On October 27, 2017, at its Twenty-seventh Annual National Conference at Loyola Marymount University in Los Angeles, California, the Lilly Fellows Program in Humanities and the Arts presented the 2017 Biennial Lilly Fellows Program Book Award for 2018 to Dr. Andrea Turpin, Associate Professor of History at Baylor University in Waco, Texas, for her book, A New Moral Vision, Gender, Religion, and the Changing Proposes of American Higher Education, 1837-1917.
A New Moral Vision by Andrea L. Turpin is an ambitious and thoughtful historical study that complicates and challenges the view that American higher education has simply become increasingly secular over time. The book weaves into a single story the complex changes in mainstream American Protestant religious life, gender roles and self-understandings, and American higher education from the period of women’s first thin wedge of entry into higher education in the 1830s to the end of the Progressive Era in 1917. This history, the book reveals, is less a straight line of secularization and more a twisting path that involves numerous “trajectories and tradeoffs.”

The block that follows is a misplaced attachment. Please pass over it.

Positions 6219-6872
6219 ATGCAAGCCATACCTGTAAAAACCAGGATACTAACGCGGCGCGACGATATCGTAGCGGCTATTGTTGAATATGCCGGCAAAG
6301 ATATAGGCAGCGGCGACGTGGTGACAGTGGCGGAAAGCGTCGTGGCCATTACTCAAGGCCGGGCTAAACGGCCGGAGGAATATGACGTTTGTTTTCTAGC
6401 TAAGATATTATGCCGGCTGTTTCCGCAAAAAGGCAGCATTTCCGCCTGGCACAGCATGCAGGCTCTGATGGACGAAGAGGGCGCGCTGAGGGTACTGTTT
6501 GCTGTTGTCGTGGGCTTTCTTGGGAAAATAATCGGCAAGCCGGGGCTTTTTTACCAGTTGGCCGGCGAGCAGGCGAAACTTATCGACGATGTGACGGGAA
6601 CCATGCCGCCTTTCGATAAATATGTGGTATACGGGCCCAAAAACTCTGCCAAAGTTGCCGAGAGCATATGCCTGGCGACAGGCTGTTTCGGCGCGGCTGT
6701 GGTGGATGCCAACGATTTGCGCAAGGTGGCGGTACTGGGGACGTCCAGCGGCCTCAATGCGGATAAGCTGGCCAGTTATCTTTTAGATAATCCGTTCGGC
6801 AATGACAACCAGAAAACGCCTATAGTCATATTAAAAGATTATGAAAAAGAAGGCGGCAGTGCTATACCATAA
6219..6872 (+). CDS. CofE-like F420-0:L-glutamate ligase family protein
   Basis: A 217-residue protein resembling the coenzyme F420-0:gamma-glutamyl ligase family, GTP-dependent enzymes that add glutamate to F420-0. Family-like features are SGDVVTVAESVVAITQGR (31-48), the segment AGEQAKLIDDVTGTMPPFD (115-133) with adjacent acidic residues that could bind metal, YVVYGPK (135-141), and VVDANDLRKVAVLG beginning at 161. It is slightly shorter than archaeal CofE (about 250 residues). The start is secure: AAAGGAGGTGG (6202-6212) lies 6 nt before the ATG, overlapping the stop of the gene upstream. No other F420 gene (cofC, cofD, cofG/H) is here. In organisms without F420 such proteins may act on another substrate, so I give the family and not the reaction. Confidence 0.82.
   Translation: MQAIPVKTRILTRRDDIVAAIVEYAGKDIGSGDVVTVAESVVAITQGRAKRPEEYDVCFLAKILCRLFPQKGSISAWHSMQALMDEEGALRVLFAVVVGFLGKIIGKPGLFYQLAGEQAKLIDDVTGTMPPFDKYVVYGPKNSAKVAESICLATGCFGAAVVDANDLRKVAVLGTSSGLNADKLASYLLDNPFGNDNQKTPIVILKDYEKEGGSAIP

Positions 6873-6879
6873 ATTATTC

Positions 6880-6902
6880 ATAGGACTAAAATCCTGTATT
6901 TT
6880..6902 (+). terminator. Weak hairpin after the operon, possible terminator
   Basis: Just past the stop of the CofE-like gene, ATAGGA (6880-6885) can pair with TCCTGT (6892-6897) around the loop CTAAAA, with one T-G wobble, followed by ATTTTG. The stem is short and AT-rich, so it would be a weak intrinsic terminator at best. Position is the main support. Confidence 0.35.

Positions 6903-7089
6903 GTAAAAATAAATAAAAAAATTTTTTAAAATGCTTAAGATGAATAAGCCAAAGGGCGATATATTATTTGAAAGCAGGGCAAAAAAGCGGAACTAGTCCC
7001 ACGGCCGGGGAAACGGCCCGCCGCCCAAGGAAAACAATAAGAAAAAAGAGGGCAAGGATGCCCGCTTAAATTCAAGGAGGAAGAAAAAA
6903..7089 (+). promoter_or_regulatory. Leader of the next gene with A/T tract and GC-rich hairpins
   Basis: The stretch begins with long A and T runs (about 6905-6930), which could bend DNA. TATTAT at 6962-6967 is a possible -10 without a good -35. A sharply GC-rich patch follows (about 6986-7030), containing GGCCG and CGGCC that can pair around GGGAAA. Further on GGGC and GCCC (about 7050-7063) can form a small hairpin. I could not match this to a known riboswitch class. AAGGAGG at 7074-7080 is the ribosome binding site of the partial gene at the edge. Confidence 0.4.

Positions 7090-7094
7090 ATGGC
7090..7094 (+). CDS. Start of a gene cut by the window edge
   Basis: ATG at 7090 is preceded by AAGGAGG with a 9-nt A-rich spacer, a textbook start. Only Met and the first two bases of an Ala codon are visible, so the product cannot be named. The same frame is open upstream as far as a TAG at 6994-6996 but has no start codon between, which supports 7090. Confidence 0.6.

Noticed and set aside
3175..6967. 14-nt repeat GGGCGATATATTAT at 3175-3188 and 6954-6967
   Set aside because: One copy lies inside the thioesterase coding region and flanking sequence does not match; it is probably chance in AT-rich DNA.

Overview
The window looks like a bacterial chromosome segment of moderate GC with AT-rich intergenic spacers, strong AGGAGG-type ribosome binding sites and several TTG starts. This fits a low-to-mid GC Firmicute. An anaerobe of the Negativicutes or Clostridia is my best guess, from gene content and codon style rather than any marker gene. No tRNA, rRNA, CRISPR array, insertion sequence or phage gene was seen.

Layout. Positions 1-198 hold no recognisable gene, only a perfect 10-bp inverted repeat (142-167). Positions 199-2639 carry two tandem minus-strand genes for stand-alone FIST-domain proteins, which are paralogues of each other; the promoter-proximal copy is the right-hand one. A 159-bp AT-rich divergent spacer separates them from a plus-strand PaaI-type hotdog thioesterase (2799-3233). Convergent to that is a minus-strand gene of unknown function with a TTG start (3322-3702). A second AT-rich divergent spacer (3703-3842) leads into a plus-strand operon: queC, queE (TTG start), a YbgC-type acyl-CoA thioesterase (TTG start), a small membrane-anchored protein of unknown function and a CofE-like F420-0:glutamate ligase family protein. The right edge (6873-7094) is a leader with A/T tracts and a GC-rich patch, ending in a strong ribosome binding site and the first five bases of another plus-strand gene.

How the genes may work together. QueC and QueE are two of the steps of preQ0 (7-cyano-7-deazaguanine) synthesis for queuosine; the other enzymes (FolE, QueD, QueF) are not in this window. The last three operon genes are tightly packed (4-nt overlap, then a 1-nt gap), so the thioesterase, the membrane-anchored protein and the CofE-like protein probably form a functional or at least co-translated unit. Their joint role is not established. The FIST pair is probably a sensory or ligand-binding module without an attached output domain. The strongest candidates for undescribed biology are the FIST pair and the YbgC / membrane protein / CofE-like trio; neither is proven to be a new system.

The Lilly Fellows Program also honored three finalists for the award: Molly Worthen, Apostles of Reason (Oxford University Press, 2014); David S. Cunningham, ed., At This Time and In This Place (Oxford University Press, 2016); and David I. Smith and Susan M. Felch, Teaching and Christian Imagination (Eerdmans, 2016). A New Moral Vision will be featured for recognition on the Lilly Fellows Program website and in our national publications over the next year.
The biennial Lilly Fellows Program Book Award honors an original and imaginative work from any academic discipline that best exemplifies the central ideas and principles animating the Lilly Fellows Program. These include faith and learning in the Christian intellectual tradition, the vocation of teaching and scholarship, and the history, theory or practice of the university as the site of religious inquiry and culture. Works under consideration should address the historical or contemporary relation of Christian intellectual life and scholarship to the practice of teaching as a Christian vocation or to the past, present, and future of higher education.
The Lilly Fellows Program in Humanities and the Arts announces that it is now accepting nominations for the Ninth Biennial Arlin G. Meyer Prize in Performing Arts. The Nomination deadline is March 1, 2018. For more information, read below, click here or view the flyer (PDF) here.
The Prize is in Performing Arts, and we encourage you to coordinate with those on your campus who especially might be able to identify a worthy nominee for this prize: faculty working in theatre, speech, dance, film, poetry, art, and drama, for example.